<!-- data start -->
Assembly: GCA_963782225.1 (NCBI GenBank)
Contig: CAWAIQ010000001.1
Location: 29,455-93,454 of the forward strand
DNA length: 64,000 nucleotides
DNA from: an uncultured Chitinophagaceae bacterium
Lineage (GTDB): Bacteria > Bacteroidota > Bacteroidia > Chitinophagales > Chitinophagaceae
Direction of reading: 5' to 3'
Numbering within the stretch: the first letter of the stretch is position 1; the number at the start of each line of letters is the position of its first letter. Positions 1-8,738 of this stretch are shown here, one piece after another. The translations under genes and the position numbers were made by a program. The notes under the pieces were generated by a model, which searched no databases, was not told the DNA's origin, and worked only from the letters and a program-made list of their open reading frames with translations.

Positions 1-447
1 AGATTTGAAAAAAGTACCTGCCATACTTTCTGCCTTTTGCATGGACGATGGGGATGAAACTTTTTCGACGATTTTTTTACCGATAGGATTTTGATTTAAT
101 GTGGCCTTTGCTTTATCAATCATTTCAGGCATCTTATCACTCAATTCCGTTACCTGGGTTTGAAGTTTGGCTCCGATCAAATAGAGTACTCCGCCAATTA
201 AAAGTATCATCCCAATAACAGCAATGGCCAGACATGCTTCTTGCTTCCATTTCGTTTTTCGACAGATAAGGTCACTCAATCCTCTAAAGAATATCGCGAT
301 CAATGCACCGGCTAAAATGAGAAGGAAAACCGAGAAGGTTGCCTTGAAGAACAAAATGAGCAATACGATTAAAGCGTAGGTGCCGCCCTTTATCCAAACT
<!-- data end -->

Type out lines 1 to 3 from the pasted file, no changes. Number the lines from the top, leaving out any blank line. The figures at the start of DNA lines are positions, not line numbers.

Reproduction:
Assembly: GCA_963782225.1 (NCBI GenBank)
Contig: CAWAIQ010000001.1
Location: 29,455-93,454 of the forward strand